Shareholder / Stockholder: The owner of any number of shares of a companyís stock.
Shareholder of Record: The name of an individual or entity that an issuer carries on its books as the registered holder (not necessarily the beneficial owner) of the issuer's securities.
Shark Repellent: Provisions established by a corporation to discourage unwanted takeover attempts by making it more expensive and difficult to purchase the company.
Short: Selling a stock or option that you donít own (the broker lends it to you and charges you interest). You hope the price will go down so you can repay with cheaper stock, keeping the difference as a profit.
Short Position: A stock purchase procedure that involves "borrowing" shares of stock through a broker, selling them, and repurchasing them when the price has dropped. The buyer never actually takes possession of the shares and can make a profit if the shares are repurchased for less than what they were "borrowed" for. However, if the stock price rises, the buyer must pay to buy back the shares, thereby losing money.
Short Sale Rule: A Nasdaq rule that prohibits NASD members from selling a Nasdaq National Market stock at or below the inside best bid when that price is lower than the previous inside best bid in that stock.
Shrinkage: Losses experienced from worker and customer shoplifting.
Simple Interest: Interest earned only on the initial capital investment. Unlike compound interest, which continues to accrue on both the capital and the earned interest, simple interest only applies to the capital.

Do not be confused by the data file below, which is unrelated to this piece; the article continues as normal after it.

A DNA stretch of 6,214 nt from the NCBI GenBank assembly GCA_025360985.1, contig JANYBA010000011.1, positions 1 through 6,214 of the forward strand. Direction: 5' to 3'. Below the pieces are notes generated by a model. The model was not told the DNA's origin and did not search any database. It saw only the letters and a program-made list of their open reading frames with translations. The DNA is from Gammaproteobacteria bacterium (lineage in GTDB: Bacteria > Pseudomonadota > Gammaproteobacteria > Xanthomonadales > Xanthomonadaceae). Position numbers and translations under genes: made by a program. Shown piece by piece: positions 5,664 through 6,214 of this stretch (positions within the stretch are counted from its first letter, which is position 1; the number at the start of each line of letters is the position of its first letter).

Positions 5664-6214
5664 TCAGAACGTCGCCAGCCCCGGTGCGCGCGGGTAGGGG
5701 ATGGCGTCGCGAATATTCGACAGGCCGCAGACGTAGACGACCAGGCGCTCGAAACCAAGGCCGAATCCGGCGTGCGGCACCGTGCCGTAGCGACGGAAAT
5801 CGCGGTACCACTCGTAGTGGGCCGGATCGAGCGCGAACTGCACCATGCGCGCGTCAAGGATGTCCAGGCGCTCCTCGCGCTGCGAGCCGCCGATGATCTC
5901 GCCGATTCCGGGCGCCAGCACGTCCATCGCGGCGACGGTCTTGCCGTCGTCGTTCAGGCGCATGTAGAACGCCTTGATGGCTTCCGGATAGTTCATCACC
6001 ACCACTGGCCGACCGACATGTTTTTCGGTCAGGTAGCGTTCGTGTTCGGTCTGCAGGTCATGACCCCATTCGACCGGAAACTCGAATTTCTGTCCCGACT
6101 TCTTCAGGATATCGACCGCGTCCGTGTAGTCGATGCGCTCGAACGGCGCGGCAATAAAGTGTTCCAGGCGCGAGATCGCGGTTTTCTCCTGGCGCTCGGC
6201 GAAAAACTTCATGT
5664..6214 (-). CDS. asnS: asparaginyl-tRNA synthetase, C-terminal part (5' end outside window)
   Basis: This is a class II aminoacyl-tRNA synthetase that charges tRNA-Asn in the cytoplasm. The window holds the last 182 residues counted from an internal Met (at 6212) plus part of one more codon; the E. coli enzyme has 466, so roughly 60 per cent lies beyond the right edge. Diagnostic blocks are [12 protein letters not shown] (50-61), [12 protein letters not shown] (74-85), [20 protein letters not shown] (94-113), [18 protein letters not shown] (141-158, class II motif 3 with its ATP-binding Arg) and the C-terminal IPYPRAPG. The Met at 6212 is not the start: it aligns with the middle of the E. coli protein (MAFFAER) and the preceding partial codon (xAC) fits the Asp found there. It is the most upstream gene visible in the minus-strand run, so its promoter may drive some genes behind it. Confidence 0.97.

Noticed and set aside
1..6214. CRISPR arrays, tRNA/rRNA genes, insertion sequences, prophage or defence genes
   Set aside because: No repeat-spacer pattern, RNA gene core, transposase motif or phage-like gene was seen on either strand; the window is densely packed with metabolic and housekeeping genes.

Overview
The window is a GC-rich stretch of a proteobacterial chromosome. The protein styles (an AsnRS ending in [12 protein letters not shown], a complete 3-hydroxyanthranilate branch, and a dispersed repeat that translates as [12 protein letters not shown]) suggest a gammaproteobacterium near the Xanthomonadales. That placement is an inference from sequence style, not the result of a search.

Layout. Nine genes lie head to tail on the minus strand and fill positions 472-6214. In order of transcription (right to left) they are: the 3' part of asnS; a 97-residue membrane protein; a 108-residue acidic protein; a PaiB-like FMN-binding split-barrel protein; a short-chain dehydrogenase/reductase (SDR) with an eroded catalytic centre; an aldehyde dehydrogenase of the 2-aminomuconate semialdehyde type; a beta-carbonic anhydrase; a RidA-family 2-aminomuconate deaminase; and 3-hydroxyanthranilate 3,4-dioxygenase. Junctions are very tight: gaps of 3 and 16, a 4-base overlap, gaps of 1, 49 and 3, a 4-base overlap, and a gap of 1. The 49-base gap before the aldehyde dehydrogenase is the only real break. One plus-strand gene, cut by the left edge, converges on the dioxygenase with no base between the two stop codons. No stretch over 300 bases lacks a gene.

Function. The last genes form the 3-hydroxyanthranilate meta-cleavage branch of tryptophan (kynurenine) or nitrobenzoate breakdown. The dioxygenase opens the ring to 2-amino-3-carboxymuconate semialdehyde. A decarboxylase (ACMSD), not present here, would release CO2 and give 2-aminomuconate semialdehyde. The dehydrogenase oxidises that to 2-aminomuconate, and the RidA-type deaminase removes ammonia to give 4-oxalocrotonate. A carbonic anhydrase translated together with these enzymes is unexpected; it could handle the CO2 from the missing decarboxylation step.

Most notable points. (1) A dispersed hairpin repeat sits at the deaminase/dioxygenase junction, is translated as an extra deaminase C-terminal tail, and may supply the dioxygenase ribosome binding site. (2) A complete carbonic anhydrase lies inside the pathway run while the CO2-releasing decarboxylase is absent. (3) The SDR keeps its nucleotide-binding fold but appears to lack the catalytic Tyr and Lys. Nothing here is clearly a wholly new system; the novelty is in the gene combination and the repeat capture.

Smokestack Industry: Basic manufacturing industries that have experienced minimal growth during the past decades.
Sovereign Risk: Risk that lenders assume when making loans to foreign governments due to the fact that a change in the national power structure could cause the country to default on its commitments.
Specialist: A member of the securities exchange responsible for executing securities trades on a particular stock.
Spin-off: Separating a corporate division from the parent company and establishing it as its own independent operating unit.
Split: Increasing the number of shares outstanding without increasing the shareowner's equity, causing a drop in the share price proportional to the number of new shares. Can be 2 for 1, 3 for 1,etc.
Sponsor: A trader, generally an institution or brokerage firm, whose large scale purchases influence the purchases of other traders. The demand for a stock can be significantly affected by the actions of a sponsor.
Spread: The difference between the bid and ask price.
Standard Industrial Classification (SIC) codes: A numbering system established by the U.S. Office of Management and Budget that identifies companies by industry. It is used to promote the comparability of economic statistics from various sectors of the U.S. economy.